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Cooper Hernandez
Cooper Hernandez

Where Can I Buy Old Orchard Apple Pie Juice


Just in time for the holidays! A special apple juice drink with a hint of vanilla and cinnamon, our Limited Edition Apple Pie will have you convinced that Grandma finally gave out her secret family recipe!




where can i buy old orchard apple pie juice



Since 1956, Mann Orchards has been making our pies, all by hand. Every one of our pies is filled, topped, milked and boxed by hand, fresh every day, right here in our own kitchen. We always use the very best ingredients, including our own orchard fresh apples, grown and peeled right here, wild Maine blueberries, real Key lime juice and many other carefully selected ingredients.


(Family Features) Crisp air, changing colors, orchards teeming with ripe apples - all sure signs of autumn. Usher in the fall harvest season by spending an afternoon with the family picking apples, and then rewarding yourself with a delectable home-baked pie. It's easy to save time in the kitchen by starting with Pillsbury Refrigerated Pie Crusts. Just unroll a crust into your favorite pie plate, spoon in a sweet apple filling, bake and serve. Add a delicious twist to the classic apple pie with a number of complementary and favorite fall flavors - such as cinnamon, nutmeg, caramel, streusel, pecans and even cranberries.


A visit to the orchard and farm is a wonderful family activity, and we love to see the excitement of the children as they eat an apple right off the tree and the sparkle in the eye of a grandfather as he picks vegetables with the children.


Browse our sensational assortment of butters, salsa, jams, jellies and other great gifts! Let your nose guide you to our homemade pies and breads as they fill the store with the sweet smell of apples and cinnamon! No doubt that delicious smell is one of our signature, award-winning apple pies made with hand-peeled apples from our orchards!


In a typical year, the New England harvest lasts through October, but this year in many places the apples will be all picked by mid-month. It will be best to visit your favorite orchard by Columbus Day Weekend if you want to be sure that there is still fruit to pick.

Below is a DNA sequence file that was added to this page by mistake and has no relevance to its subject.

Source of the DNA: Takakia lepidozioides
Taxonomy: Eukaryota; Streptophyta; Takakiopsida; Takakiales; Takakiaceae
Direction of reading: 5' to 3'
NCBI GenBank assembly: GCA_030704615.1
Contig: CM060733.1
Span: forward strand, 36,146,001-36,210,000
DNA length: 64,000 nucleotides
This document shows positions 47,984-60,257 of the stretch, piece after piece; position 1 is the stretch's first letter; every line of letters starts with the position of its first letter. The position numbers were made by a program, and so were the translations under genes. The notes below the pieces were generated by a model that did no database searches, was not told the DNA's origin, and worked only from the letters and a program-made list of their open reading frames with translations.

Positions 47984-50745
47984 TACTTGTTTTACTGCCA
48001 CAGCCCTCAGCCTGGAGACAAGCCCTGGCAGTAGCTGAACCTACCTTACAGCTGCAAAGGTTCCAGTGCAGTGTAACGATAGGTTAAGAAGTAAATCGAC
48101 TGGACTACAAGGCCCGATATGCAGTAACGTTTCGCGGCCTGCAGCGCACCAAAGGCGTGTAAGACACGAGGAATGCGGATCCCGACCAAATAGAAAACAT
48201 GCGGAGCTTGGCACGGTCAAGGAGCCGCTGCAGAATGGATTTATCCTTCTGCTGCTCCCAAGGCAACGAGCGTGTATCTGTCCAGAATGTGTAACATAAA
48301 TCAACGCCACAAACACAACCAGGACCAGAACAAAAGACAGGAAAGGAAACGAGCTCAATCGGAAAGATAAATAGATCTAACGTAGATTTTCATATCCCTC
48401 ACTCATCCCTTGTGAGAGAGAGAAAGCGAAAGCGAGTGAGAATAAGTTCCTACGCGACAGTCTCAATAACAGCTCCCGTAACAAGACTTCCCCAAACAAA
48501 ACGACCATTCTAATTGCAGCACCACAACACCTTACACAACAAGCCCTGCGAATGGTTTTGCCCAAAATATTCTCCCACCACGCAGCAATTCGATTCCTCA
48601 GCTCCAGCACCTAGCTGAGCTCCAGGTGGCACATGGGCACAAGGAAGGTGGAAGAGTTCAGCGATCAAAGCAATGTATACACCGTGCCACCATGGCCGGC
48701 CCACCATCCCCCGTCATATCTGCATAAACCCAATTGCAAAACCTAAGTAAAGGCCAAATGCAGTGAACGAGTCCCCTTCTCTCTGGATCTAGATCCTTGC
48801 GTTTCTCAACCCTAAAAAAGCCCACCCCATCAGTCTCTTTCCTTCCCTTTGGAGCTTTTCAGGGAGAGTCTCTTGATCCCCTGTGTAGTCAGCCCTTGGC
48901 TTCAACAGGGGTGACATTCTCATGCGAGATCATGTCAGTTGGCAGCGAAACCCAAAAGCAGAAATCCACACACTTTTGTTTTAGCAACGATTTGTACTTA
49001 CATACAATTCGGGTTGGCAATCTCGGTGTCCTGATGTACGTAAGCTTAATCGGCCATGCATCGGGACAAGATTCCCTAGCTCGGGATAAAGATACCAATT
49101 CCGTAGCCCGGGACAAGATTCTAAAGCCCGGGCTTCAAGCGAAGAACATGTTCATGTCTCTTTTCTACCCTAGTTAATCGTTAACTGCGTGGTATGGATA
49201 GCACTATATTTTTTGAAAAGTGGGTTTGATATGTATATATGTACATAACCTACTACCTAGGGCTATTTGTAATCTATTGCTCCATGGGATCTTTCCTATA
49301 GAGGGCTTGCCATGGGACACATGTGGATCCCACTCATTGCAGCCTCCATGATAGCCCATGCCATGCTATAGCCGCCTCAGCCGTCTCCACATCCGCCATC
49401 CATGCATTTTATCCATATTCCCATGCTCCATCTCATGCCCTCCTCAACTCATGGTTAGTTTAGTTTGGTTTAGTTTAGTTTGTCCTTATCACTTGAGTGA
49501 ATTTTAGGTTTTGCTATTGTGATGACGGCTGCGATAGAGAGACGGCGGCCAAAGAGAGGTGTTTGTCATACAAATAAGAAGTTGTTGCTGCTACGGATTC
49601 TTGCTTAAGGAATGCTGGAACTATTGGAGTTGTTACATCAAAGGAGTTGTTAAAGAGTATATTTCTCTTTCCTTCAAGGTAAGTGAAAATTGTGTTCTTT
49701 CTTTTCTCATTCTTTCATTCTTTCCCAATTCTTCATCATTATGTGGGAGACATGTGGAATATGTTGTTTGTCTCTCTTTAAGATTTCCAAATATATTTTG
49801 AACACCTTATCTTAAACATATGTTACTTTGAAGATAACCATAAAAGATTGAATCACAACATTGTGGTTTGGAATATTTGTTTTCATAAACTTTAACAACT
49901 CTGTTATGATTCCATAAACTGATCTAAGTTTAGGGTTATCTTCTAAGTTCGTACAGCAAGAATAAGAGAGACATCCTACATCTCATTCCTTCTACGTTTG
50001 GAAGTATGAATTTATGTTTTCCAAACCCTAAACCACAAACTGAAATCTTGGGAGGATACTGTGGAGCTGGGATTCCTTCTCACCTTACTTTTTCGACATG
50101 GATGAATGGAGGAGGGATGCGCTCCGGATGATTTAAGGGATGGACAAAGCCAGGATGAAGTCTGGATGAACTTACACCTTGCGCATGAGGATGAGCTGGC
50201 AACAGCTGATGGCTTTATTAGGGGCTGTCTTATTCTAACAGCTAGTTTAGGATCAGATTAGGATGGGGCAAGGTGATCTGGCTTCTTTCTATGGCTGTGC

The above mentioned recipe (cinnamon, sugar, and apple juice concentrate only) will make a great batch of apple pie moonshine. However, add spices like ginger, orange peel, cloves, allspice, vanilla bean, peppercorn, etc... and you'll have something that will make your tastebuds do backflips. There are plenty of recipes on the web for more complicated versions of apple pie moonshine. Some of them are great, others are OK, but most are sorely lacking. We know this firsthand here at Clawhammer Supply, because we've tried a lot of them out. We did this because we've been working on a top secret project for a while now - the creation of a perfect blend of apple pie moonshine spices. After making many, many test batches, and drinking a lot, lot, lot of apple pie moonshine, we finally landed on a recipe that we're 100% sure will melt your tastebuds into a puddle of awesomeness. We proudly present to you our very own Apple Pie Moonshine Spice Mix. Check out that link to buy some, or head on over to our sister site, How to Make Apple Pie Moonshine for more info and additional recipes.


We make very similar drink for all our house parties. 1 gal apple juice. 1 gal apple cider. 1 bottle of everclear. 5 cinnamon sticks and a 1-2 cups sugar (to taste) simmer all except the booze for about an hour, once cool add the booze. Tastes best if it sits in the fridge for a day and then frozen. YUM! Next batch I will be trying w/ brown sugar instead.


Cut and coat apple slices in a mixture of one part lemon juice to three parts water, in vitamin C-fortified 100% apple juice, or in a commercial anti-browning product to prevent browning. Eat within 2 hours or refrigerate immediately until use.


Refrigerate apples as soon as possible to slow ripening and maintain flavor. Properly-refrigerated apples can keep anywhere from 4-6 weeks.Store apples away from strong-smelling foods, to prevent them from absorbing unpleasant odors.Wash individually-sold apples in cool water before serving.


Drying apples at home is difficult without a dehydrator. If you plan to use a dehydrator, we encourage you to follow the instructions included with the dehydrator. Treat apples with ascorbic acid, fruit juice or sulfite prior to drying to prevent browning and preserve flavor. Thin-sliced apples dry the fastest. To cook reconstituted apples, simmer covered in liquid, for 10 to 15 minutes.


The filling liquid consists of clear jel, sugar, spices, apple juice, lemon juice, and water. All of those ingredients (except the lemon juice) are added into a pot and simmered until it begins to thicken. Then the lemon juice is added, and the mixture is returned to a boil for 1 more minute. After that, the hot blanched apples are mixed back into the pie filling liquid.


I used this recipe to make 3 batches this year and they all came out phenomenal. I would highly recommend using sweet cider instead of standard apple juice as it makes the apple taste that much stronger. Added some vanilla too and 1/8 tsp cloves instead of the nutmeg but not everyone likes cloves in their apple pie. ?